Misty Copeland On “Pointe”

Misty Copeland, photo by "Atlanta Black Star"
Misty Copeland, photo by “Atlanta Black Star”


Think back to your young, three year old self. What would you most likely be doing? Probably waddling around, still learning how to use the toilet and talk. There was probably a good deal of crying and tantrums still happening at that age. At the age you were whining and misbehaving, most ballet dancers were in their first dance class. They were perfecting their posture and poise, quietly absorbing every word from their teacher.

In the world of professional ballet, dancers often begin around the age of three. Most ballet companies don’t hire many dancers who have started later. That is unless you are the American Ballet Theatre (ABT) the home of no other than Misty Copeland.

Copeland’s story is an unlikely one, and she has defied all the odds to become the principal dancer of the ABT. Like you and me, Misty Copeland was still learning to walk and talk at the age of three. She was not in a ballet class. 

I asked IHS students to define a ballerina for me. The results, well,  weren’t too surprising. “Well all the ones I’ve seen are blonde, tall, and wafer thin. Don’t they start at the age of two or something?”, said senior Shannon Haliday. History teacher Scott Ames remarked, “They seem athletic, yet extremely thin”. Seniors Liam Sullivan, Peter Pappas, and Christian Collum were in agreement that ballerinas are “small”,  “petite”, and “skinny” . All these responses are relatively the same, and honestly, they tend to be true. If you look at many of the principal dancers in world renowned ballet companies, most fit the descriptions given by my classmates.

Misty Copeland shatters all these perceptions of a ballerina. She is short, curvaceous,  muscular, and black. She started dance at the age of thirteen, fought through several crippling injuries, and yet to this day Copeland is a dazzling inspiration for millions of young dancers.

Born in Los Angeles California, young Misty Copeland always showed a strong love of dance. She could often be found dancing in front of her television to the latest Madonna song. At the age of thirteen, she choreographed a routine to try out for her school’s drill team. She was made captain and was encouraged by her coach to start taking dance lessons at a local boys and girls club. Thus, a legend was born.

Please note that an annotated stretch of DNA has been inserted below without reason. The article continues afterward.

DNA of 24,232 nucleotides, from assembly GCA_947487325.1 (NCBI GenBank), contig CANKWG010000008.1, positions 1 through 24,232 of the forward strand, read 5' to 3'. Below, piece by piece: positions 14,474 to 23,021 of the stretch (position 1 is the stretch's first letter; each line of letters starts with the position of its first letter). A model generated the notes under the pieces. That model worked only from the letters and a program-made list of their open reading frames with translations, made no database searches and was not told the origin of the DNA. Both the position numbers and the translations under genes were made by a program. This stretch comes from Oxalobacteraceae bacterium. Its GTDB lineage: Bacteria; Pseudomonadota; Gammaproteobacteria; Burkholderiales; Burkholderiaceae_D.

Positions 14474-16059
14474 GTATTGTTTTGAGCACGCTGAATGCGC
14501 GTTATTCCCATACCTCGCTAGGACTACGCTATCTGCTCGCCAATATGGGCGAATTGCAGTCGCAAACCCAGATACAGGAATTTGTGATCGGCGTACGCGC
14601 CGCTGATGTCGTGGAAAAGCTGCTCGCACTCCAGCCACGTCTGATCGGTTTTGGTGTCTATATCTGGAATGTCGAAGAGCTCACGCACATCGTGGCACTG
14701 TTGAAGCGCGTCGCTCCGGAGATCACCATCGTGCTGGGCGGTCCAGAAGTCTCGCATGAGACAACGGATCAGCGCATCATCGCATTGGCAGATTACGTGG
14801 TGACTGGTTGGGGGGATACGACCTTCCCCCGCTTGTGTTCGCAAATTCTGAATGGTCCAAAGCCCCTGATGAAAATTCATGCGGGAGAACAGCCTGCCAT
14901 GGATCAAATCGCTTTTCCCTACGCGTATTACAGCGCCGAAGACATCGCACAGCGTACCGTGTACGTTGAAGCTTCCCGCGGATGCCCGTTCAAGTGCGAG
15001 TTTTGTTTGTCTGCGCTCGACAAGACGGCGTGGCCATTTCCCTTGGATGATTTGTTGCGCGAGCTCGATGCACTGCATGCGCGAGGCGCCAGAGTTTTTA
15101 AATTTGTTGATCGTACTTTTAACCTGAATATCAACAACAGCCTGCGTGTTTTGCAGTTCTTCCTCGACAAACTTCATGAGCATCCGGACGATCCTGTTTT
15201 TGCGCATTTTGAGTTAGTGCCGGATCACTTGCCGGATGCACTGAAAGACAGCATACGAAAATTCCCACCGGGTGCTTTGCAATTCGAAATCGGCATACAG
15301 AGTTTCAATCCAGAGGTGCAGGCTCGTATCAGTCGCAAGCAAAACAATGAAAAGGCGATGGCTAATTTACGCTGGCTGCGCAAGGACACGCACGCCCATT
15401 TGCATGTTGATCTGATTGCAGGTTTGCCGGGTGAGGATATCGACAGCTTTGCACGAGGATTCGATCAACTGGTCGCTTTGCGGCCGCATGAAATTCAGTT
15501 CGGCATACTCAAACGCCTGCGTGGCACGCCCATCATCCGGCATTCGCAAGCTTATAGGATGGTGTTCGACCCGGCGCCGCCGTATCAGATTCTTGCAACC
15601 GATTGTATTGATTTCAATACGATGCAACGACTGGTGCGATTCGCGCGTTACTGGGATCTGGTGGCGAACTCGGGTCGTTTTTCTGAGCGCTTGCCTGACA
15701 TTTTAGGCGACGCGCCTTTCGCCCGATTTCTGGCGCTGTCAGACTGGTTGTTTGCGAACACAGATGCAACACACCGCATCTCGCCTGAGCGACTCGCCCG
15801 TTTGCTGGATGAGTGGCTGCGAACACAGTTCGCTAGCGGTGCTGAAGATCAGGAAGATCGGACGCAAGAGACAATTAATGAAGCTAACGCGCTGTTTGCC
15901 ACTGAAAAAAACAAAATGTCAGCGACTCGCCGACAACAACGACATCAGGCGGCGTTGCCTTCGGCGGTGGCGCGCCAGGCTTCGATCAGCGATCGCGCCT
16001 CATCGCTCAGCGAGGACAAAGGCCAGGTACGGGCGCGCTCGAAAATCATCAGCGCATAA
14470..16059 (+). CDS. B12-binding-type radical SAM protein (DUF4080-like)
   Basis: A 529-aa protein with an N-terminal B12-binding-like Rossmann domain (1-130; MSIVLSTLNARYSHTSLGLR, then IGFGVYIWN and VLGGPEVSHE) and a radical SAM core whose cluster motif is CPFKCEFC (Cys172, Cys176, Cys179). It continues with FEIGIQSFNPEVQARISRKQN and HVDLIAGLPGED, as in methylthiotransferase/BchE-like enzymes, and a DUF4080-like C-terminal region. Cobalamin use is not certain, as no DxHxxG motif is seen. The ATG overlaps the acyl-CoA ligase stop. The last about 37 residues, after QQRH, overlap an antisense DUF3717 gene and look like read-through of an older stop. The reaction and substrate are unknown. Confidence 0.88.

Copeland was a natural talent. She worked hard to complete seventeen year’s worth of training in just a four year time frame. Just a mere two years after her late start, Copeland attended the San Francisco Ballet summer intensive program on a full scholarship. A few years later, she was accepted to the American Ballet Theatre summer intensive program and moved to New York to start her journey.

During the first few years of her career in New York, Copeland faced setbacks. At the age of eighteen she had not yet begun to menstruate and was put on birth control to induce puberty. Over the course of a few months, her body began to fill out and grow curves she had never had in her youth. According to the “New Yorker”, Misty was quickly told by critics that she needed to “lengthen” which is ballerina talk for lose weight. Misty was appalled. Rather than give in, she found ways to fight through the judgement and continue her work in dance. To this day Copeland is a muscular, curvy woman who continues to preach positive body image.

Shortly after her move to New York, severe stress fractures in her shin caused her to stop dance for a while and undergo surgery. Along with this, Copeland was diagnosed with a vertebral fracture. She was put  in a brace for twenty three  hours of the day, losing about a year of training (NY Post). Ordinarily it is injuries such as these that attribute to the short time frame of a ballerina’s career, which normally ends in the mid twenties. Once again, Copeland has defied  the odds and is still going strong at the age of thirty. Finally, after having everything stacked against her in every way possible, Copeland was able to receive the most prestigious title in dance: the principal dancer. This is the lead dancer of a ballet company, the dancer who is entrusted with some of the most daunting leads. According to the “New Yorker”, she is now working on “The Nutcracker” and “The Firebird Suite”.

Senior Alison Nunziato
Senior Alison Nunziato

“She is an Inspiration” says dancer Alison Nunziato. “ I have been dancing since I was five, and I can never imagine being as good as her. I hope young dancers, or even older ones look to her as a role model”. Alison also remarked that “I actually have a really bad foot injury from dance; it hurts every time I walk. To think that she danced through the pain in her shin? I can’t imagine it”.  Copeland has defied all the odds, and she is a shining light for young dancers, a hope that one day their dreams may come true as well.

Despite her late start, despite the critics and haters, despite her injuries, Misty Copeland has triumphed. She shows that no matter what, follow your dreams. Anything is possible if you want it enough. Copeland shows that you don’t have to be blonde, thin, or  blue eyed to be a ballerina. Even for those who have no desire to pursue a career in dance, Copeland’s story shows that you don’t have to fit the mold of society to succeed, you make society shape itself around you.